Storage operators could ultimately lose out as they work within a challenging environment despite the recent major trading play according to Yaw Yan Chong, director of Thomson Reuters Oil Research and Forecasts
For the second time in two years, Asia’s fuel oil market saw a major trading play which ended up with its key players expending massive capital only to yield modest returns even for those on the right side of the buy-sell divide.
Worse, the play – the largest the fuel oil market has ever seen in terms of volumes exchanging hands – again saw severe logistical issues as players stretched their infrastructural capabilities to breaking point in their efforts to squeeze that extra dollar. So much so that some of the main participants had to abruptly drop out midway.
Not quite the ‘super-normal’ profits that the architects of such trading plays are used to.
The primary reason for this is a fundamental lack of liquidity in the product’s derivatives market that resulted from severe cutbacks by many investment banks in terms of speculative trading volumes amid increasingly tighter regulations.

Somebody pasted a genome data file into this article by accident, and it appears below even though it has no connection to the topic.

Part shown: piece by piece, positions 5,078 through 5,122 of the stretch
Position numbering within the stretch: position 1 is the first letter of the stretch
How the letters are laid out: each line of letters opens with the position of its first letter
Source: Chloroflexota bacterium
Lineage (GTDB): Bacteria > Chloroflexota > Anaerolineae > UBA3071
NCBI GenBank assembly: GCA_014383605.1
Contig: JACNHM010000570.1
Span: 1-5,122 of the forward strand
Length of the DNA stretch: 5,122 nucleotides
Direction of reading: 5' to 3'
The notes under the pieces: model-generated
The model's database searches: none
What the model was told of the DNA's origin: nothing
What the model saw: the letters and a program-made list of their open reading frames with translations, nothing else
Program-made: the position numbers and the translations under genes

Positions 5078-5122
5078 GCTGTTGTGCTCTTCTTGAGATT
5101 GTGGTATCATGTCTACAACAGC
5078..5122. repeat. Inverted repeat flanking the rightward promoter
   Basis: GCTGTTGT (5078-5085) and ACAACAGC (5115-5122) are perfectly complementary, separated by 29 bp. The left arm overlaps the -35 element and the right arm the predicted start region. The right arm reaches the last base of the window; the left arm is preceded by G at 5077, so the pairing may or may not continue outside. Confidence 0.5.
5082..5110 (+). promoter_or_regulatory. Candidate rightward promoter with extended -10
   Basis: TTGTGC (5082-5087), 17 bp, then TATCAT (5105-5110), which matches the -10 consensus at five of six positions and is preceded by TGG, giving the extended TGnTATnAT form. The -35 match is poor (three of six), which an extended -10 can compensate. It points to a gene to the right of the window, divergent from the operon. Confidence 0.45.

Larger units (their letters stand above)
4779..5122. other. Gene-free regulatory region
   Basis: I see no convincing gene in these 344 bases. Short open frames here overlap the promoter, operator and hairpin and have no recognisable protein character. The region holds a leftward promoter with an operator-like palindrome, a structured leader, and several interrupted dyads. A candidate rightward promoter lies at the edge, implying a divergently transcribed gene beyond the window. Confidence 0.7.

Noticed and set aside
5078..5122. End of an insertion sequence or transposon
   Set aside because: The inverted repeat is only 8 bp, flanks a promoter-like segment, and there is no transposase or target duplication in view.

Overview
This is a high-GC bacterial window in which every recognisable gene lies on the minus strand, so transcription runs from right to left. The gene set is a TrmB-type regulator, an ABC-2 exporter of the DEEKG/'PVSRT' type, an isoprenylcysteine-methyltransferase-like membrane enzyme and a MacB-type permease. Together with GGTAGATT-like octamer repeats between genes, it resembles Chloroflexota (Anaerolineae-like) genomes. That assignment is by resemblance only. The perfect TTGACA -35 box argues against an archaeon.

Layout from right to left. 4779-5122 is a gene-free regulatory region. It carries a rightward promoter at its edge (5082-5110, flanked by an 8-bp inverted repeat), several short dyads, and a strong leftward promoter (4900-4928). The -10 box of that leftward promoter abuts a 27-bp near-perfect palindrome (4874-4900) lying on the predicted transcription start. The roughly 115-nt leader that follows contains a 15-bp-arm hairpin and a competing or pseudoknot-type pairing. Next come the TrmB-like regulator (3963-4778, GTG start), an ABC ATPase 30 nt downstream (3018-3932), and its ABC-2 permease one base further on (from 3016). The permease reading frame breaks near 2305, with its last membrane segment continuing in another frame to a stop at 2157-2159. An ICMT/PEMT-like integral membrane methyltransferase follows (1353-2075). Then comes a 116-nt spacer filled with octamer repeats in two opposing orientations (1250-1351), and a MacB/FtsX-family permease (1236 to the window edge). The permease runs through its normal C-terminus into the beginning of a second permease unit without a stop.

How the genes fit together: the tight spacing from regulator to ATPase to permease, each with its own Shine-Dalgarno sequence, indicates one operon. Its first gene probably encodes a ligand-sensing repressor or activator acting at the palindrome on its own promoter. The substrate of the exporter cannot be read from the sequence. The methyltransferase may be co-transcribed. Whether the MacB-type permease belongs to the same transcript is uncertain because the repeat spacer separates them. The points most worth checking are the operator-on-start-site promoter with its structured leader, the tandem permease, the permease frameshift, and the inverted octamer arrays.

This is in the face of a tepid demand environment. The Asia marine fuels market has remained stagnant with no growth for the past four years, thinning demand from China’s small, private refiners who have turned to cheaper alternative feedstocks such as bitumen mix and drastically falling imports of power-generation fuel into Japan as the country turns to cheaper alternatives.
The latest play – who won?
This June, fuel oil’s main players returned with a vengeance – mounting the largest play the market has ever seen, with a record volume of nearly 6 million mega tonnes (mt) of physical fuel oil cargoes changing hands in the daily pricing window. In the first three sessions alone, a total of 1.85 million mt were traded, culminating in a record daily high of 726,000 mt on the third day involving 28 deals.
The spark stemmed from the increased liquidity in the derivatives market from around Q4 2014, in part due to an abrupt collapse in global crude benchmarks which saw front-month Brent lose over half its value, plunging from above $110/bbl last June to below $50/bbl in January this year.
The increased liquidity had in turn provided the much-needed paper-physical leverage.
And so the battles lines were drawn with Glencore, PetroChina, Mercuria and BP on the buy side, while Litasco and Totsa were the main protagonists on the sell side, with other trading elites such as Vitol and Shell in the supporting cast.